Travellers to Denham for an English village experience follow a well worn path.

Although Denham Village remains a largely unspoiled and tranquil collection of historic English buildings, the area has roots back to Saxon times – and even earlier Roman ruins have also been found nearby.

The first written record of Denham was in the 11th century. It’s understood that land was given to the Abbot and convent of Westminster in 1299.

Later, King Henry III granted the village a weekly market and an annual three-day fair.

Denham fair continued until the 1870s.

The stately buildings that are part of Denham’s appeal as a perfect getaway location for travellers from around the globe, began to be noticed  near the end of the 17th century.


A fine brick mansion known as Denham Place, for example, was built around that time and is said to be noted for its friezes, ceilings and chapel.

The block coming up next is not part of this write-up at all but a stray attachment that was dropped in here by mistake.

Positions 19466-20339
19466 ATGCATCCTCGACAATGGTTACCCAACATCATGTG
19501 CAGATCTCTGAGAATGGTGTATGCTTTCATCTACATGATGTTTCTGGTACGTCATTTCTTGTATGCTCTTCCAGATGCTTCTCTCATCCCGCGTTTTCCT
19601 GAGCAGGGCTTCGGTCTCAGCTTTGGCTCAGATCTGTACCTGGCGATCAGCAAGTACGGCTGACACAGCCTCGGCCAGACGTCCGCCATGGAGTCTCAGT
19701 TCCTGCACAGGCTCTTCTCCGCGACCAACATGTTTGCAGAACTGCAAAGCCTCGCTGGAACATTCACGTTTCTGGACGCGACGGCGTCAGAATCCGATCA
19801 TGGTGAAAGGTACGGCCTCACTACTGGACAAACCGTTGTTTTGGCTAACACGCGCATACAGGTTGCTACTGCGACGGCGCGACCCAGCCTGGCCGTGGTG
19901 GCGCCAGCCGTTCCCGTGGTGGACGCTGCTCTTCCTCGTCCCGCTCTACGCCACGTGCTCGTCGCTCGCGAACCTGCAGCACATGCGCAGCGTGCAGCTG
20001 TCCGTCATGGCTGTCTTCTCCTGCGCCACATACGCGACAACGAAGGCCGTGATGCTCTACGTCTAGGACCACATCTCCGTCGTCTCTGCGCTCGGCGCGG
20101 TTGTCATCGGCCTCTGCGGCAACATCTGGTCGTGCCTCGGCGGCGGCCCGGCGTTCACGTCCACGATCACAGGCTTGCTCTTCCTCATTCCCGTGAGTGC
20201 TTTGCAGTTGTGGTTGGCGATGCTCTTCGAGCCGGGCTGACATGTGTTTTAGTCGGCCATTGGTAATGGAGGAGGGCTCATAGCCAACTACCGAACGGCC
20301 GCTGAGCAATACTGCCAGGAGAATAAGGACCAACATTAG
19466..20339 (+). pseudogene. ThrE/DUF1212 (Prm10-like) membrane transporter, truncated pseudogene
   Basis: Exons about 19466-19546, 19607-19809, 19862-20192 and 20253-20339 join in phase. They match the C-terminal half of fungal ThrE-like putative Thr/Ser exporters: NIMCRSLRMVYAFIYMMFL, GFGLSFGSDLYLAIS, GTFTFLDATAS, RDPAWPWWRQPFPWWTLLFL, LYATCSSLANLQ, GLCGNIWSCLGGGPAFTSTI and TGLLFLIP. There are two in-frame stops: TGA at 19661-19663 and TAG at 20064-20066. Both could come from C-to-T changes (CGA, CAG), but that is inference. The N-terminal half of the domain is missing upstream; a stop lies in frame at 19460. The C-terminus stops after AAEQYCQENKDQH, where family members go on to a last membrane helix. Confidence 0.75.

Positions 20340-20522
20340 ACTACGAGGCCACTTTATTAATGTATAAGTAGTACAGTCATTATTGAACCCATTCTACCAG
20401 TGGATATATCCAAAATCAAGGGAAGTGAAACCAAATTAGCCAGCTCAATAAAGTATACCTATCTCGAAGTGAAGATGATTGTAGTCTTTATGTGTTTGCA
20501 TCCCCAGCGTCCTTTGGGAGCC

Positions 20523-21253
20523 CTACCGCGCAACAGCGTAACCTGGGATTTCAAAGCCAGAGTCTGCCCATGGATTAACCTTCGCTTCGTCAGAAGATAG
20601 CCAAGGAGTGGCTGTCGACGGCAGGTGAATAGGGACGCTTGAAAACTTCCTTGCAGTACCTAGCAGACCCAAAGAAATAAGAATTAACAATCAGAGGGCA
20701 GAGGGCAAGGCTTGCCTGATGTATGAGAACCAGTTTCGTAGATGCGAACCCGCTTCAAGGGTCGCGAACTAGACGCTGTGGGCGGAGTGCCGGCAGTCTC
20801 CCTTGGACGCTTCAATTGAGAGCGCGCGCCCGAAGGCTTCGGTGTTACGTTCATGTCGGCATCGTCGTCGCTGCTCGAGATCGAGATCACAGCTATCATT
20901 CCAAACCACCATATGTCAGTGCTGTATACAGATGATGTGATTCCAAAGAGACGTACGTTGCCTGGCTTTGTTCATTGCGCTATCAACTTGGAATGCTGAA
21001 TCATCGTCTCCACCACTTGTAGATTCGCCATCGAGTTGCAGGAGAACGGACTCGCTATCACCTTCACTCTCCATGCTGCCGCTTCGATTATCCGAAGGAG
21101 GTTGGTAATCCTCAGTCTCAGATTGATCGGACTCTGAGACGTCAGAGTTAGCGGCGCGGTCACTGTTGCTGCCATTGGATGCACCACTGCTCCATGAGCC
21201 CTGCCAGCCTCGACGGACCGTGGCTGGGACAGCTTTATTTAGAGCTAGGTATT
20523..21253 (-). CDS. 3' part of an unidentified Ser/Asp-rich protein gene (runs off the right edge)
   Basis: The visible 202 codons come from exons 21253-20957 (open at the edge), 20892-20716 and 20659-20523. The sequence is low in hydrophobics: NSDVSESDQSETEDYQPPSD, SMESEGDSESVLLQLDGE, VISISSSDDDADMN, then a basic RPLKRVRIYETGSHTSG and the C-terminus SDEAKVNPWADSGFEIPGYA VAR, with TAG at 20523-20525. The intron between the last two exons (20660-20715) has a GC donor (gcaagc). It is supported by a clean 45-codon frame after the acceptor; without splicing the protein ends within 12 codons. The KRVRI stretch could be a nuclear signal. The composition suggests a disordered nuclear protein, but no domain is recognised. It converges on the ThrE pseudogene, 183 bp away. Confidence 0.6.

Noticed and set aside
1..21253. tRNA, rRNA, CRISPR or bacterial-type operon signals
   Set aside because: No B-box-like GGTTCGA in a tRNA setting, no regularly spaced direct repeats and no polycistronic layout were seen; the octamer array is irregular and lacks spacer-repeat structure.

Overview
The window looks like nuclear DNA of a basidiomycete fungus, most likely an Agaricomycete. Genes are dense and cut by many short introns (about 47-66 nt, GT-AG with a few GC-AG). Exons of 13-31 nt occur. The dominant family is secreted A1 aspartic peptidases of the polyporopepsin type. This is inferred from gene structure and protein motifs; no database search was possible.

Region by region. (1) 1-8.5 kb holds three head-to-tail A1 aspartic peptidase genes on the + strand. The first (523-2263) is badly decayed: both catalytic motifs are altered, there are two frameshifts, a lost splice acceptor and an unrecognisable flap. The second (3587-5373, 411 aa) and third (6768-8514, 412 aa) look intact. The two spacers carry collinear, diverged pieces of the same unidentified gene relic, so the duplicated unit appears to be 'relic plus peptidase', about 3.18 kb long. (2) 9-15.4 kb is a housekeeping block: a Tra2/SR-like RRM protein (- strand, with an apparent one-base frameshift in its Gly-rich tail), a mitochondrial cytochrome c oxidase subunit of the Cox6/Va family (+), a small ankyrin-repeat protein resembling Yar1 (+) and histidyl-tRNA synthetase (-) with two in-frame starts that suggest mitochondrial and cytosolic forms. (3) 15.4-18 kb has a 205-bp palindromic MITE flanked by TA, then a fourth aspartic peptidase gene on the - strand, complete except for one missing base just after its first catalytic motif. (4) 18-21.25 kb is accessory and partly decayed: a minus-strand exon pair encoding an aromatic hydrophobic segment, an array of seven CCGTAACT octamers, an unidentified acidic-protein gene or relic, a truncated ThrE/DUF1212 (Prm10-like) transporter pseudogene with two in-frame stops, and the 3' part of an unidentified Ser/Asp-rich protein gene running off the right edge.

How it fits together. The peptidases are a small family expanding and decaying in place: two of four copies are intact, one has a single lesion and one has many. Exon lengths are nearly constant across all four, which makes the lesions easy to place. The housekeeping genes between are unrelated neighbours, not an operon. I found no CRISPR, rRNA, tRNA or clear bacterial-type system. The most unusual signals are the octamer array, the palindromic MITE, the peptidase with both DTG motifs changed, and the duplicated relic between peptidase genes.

Another outstanding old building, Denham Court, stands at the end of an avenue of lime trees.

Part of a 14th-century hall still survives at another house, Savay Farm.

Located in southern Buckinghamshire, Denham is ideal for an English village experience.


A stunning area of red brick buildings draped in wisteria, Denham is only about 15 to 20 minutes journey by hire car and driver from Heathrow Airport – a ‘traditional’ English village without the need for exhausting travel.


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